Ethics & Public Policy Center

Doctor Doolittle

Published in EPPC Online on July 1, 1998



Dr Doolittle, directed by Betty Thomas, stars Eddie Murphy as the eponymous doctor who can talk to the animals. For the nineties, all the whimsy of Hugh Lofting’s literary creation and the earlier film version starring Rex Harrison has given way to post-modern joking as celebrity voices are put into animal mouths and made to say funny things about what used to be called their “animal functions”—or, sometimes, about their movies and careers. Along the way some satirical shafts are directed at HMOs, which seem to be the successors of the South African Apartheid regime and Russian neo-fascists as Hollywood’s villains du jour. There is a brief mention of Doolittle’s reluctance, on discovering his gift of animal tongues, “to end up like those guys in the street talking to themselves with dirt under their fingernails. . .and hair all matted; it’s not a cool look.”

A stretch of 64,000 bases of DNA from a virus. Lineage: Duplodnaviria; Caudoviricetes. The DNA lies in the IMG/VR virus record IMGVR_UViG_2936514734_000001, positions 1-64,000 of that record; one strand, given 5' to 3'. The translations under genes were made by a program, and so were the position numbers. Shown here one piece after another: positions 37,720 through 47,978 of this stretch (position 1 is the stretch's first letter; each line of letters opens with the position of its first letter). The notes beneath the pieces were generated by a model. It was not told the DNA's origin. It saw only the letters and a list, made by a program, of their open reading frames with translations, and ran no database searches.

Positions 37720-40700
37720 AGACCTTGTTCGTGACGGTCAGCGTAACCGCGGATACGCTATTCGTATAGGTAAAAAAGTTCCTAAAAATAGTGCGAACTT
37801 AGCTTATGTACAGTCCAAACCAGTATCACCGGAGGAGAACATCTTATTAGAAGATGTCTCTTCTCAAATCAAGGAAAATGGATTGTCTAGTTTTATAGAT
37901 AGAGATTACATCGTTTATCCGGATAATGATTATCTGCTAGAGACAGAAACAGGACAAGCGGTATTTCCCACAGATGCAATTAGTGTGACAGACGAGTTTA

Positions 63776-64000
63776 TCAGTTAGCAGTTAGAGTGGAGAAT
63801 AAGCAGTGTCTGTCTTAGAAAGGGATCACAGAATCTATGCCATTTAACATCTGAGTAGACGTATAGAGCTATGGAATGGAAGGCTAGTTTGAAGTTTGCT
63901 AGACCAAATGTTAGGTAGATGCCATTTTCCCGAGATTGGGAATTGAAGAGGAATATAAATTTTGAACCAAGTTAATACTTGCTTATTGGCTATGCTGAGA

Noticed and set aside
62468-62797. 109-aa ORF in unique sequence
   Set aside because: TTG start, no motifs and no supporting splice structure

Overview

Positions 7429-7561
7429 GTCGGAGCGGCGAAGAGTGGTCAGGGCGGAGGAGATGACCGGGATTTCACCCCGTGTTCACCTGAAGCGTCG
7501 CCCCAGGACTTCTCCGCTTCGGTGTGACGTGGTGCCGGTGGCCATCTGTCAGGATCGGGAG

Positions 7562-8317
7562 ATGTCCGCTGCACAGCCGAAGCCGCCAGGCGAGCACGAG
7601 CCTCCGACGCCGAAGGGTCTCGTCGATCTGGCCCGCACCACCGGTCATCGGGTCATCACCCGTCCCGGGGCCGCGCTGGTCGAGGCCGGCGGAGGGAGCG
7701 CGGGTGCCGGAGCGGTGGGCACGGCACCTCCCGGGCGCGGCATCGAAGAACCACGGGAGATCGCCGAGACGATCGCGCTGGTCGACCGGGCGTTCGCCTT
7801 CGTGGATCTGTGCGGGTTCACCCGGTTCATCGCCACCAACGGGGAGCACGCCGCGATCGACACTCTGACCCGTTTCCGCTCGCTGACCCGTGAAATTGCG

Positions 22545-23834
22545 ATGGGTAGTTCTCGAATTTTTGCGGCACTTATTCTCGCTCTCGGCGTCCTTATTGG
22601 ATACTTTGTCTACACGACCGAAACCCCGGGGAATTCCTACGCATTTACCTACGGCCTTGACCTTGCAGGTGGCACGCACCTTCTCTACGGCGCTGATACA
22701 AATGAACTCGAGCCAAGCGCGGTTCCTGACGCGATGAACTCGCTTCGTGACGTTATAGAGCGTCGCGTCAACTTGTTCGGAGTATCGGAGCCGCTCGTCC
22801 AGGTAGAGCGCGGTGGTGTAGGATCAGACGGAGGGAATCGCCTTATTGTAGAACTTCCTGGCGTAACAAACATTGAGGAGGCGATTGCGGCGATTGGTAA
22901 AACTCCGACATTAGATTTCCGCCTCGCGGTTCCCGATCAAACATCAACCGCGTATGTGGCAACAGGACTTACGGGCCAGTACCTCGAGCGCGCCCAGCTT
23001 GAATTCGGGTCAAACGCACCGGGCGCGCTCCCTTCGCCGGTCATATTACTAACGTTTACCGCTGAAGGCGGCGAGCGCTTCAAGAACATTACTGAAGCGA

But the guys in the street talking to themselves are now running things in the studios, so it is hardly surprising that the doctor is shown converting the whole world, even the wicked HMO chief, to anthropomorphism, instead of remaining the lovable eccentric he was born to be. Paradoxically, the film’s few moments of attempted seriousness are devoted to the proposition, first put forward by the talking dog Lucky (voice of Norm McDonald), that he, the doctor, the doctor’s cute little daughter and, indeed, everyone else, should “be what you are.” Oh, you mean like a talking dog? Or perhaps a comically suicidal tiger? Or a comically self-hating pigeon? Or a baboon Will Smith fan?

What these inspiring words actually seem to mean is that everybody should be not what he is but the boringly hip Eddie Murphy clone detectible behind each of those ostensibly disparate voices. This is Hollywood’s sassy, cool, humorous, attractive and intellectually negligible ideal, the perfect identikit movie fan. And the funniest thing about this movie, which offers up several good jokes, is its apparent belief that, once this process of homogenization and conformity is complete, the result will be a free-spirited individual.

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